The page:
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Wendy Krueger, director of Up Beat Music Therapy and a board-certified music therapist, recalls working with a man at an adult day program in Brookline. The man’s Parkinson’s disease made him unable to control his legs; he would try to walk across a room and get stuck.
“It was almost as if his feet were glued to the ground,” Krueger says. But the man loved music. “We decided that we would use one song to get [him] moving.”

He chose “When the Saints Go Marching In,” and within seconds of hearing it, “he would be on his feet to get moving, and to the rhythm of the song,” Krueger says. When Krueger wasn’t there, the staff members would sing the song, too, and help him walk.

It may sound like magic, or a miracle, but it’s actually music therapy.

“When people are losing parts of their brains due to a disease, music is something that sticks around,” Krueger says. Although different parts of the brain are responsible for different specific tasks, music is actually processed and performed in all different areas of the brain. So tapping into music can actually help patients clinically. Parkinson’s disease, for instance, is a neurological condition; the man’s legs worked just fine. Music and rhythm helped his brain move his legs.

“Even though one area of the brain might be breaking down more than others, all those other areas are processing music,” Krueger says. “It seems miraculous, but music is so ingrained in our brains, and all over our brains, that it has a completely different effect than anything else.”
After working as a contractor and consultant for a number of years, Krueger started her own company, Up Beat Music Therapy, in 2009. Her work focuses on people with dementia, and she travels across the North Shore and beyond to places like Addison Gilbert Hospital and Seacoast Nursing and Rehabilitation Center, both in Gloucester; Brightview Danvers; Beverly Hospital; and Ledgewood Rehabilitation and Skilled Nursing Center in Beverly.

Every day is different, depending on whom Krueger is working with and their needs. She’ll lead “name that tune” and music trivia games with some groups, which “allows people who don’t think of themselves as musicians to get into a discussion about music.” Writing songs as a group lets patients socialize, and rhythm and motion exercises get people moving. Songwriting and lyric substitution based on what’s going on around them help patients with reality orientation. For instance, if it’s drizzly outside, they might create songs about positive things to do in the rain.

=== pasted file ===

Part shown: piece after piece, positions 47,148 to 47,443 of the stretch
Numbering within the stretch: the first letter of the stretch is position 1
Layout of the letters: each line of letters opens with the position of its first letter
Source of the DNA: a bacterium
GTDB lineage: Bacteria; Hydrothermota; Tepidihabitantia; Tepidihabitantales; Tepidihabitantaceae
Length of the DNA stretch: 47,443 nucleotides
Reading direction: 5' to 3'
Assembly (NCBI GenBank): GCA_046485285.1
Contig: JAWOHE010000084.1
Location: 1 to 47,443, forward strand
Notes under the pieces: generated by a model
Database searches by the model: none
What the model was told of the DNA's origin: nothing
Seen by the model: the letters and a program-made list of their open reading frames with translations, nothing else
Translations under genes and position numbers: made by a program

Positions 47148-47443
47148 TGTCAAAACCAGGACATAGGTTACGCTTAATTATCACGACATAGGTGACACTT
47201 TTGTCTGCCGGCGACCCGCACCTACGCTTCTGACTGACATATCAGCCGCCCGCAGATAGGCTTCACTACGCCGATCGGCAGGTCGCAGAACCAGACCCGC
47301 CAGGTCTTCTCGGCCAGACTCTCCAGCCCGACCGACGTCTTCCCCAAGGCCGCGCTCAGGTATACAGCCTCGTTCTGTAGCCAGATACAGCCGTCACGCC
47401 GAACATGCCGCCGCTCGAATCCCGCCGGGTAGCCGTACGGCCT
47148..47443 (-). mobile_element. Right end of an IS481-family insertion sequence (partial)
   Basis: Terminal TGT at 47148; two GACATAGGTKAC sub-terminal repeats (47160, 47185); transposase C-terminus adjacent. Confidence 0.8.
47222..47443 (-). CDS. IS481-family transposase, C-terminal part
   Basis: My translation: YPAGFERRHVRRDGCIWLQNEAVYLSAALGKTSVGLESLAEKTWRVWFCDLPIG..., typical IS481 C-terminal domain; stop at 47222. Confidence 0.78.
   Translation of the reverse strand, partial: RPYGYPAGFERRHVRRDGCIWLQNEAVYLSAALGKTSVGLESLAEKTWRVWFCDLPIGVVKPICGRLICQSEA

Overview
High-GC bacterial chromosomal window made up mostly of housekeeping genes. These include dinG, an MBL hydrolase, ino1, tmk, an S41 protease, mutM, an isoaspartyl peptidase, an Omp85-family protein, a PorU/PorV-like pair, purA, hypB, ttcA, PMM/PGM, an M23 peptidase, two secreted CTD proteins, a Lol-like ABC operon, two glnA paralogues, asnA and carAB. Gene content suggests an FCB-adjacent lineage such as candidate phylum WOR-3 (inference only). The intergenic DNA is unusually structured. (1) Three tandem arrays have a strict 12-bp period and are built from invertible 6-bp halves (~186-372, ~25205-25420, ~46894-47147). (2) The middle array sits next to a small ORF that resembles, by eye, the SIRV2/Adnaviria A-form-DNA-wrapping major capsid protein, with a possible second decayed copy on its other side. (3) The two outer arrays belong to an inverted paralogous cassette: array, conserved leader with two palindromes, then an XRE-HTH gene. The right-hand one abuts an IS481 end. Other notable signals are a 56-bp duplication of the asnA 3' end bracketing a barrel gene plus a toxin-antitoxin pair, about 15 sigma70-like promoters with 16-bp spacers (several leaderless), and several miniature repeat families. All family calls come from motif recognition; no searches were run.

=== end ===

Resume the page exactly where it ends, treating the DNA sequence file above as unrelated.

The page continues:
Music can also help break down the barriers of dementia. Even when patients don’t remember the names of their children or what year it is, they still often remember lyrics to songs. And Krueger—who never travels without her guitar—has at least 400 songs committed to memory, including favorites of the people she works with, who range in age from 60 to 100. She says the 60- to 70-year-olds love The Beatles, Bob Dylan, and Peter Paul and Mary; people in their 80s and 90s love Frank Sinatra, Doris Day, Dean Martin, Tony Bennett, Patti Page, and Bing Crosby.

“I watch them pretty closely to find out which songs they’re responding better to,” Krueger says. And her guesses are good, too. For instance, if a patient is 85 and Irish, she might play “When Irish Eyes Are Smiling.”

Krueger says patients’ family members often come to visit during music therapy sessions, when they can connect with their loved ones without having to chat or reminisce. It’s something that she can relate to personally: Her grandmother had advanced dementia while Krueger was studying music therapy in college.

“We could just sing. That helped me to connect with her in a way that I hadn’t been able to before,” Krueger says. It also solidified her love of working with people with dementia. “It’s really all about just being in the music with people.”